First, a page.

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The additive mutational effects from surface charge engineering: A compromise between enzyme activity, thermostability and ionic liquid tolerance

Zhou, Ye, Pérez, Bianca, Hao, Weiwei, Lv, Jiabao, Gao, Renjun, Guo, Zheng
Biochemical engineering journal 2019 v.148 pp. 195-204
Bacillus subtilis, additive effect, carboxylic ester hydrolases, denaturation, engineering, enzyme activity, enzyme stability, heat inactivation, ionic liquids, mutagenesis, mutants, thermal stability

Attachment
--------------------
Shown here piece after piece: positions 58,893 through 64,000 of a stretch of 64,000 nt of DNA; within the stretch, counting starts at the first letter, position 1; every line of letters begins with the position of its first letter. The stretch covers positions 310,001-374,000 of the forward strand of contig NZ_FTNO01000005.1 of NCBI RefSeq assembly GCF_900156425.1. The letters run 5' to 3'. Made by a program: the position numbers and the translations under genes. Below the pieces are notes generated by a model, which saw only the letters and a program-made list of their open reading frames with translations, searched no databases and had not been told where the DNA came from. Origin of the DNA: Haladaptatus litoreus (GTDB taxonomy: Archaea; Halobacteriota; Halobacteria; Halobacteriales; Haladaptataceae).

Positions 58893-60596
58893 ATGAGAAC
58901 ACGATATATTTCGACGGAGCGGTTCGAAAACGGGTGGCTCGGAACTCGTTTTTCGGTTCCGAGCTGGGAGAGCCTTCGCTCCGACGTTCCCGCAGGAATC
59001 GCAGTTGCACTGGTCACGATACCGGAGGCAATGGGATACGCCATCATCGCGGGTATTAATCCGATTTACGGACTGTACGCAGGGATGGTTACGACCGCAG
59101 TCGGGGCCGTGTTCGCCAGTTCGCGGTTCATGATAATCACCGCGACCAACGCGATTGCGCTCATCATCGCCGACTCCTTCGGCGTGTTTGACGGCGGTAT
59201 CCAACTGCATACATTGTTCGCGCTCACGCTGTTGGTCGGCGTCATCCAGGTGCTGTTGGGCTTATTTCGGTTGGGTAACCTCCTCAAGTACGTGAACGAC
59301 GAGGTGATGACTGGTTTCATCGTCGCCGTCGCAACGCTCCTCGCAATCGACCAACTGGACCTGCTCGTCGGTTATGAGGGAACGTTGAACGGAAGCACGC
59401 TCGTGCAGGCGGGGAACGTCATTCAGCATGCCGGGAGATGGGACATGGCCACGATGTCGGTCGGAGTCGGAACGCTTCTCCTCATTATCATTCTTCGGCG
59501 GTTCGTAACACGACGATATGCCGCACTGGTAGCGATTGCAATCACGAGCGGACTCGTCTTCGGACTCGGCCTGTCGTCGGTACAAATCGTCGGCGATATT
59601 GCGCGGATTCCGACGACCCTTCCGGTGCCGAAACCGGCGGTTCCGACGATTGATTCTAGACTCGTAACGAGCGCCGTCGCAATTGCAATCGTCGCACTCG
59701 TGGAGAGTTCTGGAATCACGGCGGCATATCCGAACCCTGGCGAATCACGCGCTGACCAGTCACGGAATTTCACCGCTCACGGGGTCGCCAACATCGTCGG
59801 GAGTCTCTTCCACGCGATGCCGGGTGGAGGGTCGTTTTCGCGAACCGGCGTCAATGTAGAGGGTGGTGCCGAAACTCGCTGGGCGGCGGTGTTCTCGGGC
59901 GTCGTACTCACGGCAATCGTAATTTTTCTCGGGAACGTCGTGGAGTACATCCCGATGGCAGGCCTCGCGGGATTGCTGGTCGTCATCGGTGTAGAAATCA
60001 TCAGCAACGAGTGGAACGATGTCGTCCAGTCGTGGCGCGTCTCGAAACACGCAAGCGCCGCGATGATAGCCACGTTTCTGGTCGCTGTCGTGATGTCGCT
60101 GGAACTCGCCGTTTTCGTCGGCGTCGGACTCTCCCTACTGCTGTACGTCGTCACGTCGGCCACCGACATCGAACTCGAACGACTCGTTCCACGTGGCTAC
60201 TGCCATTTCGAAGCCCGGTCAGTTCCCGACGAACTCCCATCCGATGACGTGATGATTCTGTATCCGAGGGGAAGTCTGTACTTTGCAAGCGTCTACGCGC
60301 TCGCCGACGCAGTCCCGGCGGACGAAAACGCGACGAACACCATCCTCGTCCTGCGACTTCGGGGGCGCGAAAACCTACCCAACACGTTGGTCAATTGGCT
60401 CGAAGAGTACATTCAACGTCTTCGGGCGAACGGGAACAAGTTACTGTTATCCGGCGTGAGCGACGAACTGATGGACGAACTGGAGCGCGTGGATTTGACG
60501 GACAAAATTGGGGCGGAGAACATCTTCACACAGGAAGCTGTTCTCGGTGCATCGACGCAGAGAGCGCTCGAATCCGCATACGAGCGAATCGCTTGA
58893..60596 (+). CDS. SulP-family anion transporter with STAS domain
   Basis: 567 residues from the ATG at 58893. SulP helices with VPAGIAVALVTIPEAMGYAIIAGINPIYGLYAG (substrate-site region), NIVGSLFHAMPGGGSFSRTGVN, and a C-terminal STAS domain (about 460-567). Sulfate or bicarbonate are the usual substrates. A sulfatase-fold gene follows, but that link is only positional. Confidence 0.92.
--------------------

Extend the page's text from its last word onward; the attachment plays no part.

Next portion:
Surface charge engineering is a powerful tool that could alter protein properties (e.g. activity, thermostability and resistance to ionic liquid, IL), providing an increasingly rich mutation library. In the present study, two quadruple mutants of Bacillus subtilis lipase A (BsLA) designed as mutagenesis studies for improved IL-tolerance (BsLA4M1) and thermostability (BsLA4M2) are proceeded. A combined octuple mutant (BsLA8M) is then generated via incorporation of the above eight mutations, demonstrating significant increase in resistance to irreversible thermal denaturation as well as ILs ([BMIM][Cl]), relative to the parent enzyme. Results also indicate that, less positively charged quadruple mutant BsLA4M2 yields significant enhancement of activity (170% of parent enzyme); whereas highly negatively charged mutant BsLA8M has a clear additive effect on the enzyme stability in the IL. The combined octuplet mutant BsLA8M with a net charge of −5 also displays extremely high resistance against irreversible thermal inactivation (T(50) increased from 51 to 97 ºC) and excellent thermal refolding. This work elucidates the interplays between enzyme activity, thermostability and resistance to harsh IL as the additive properties of the mutants from surface charge engineering.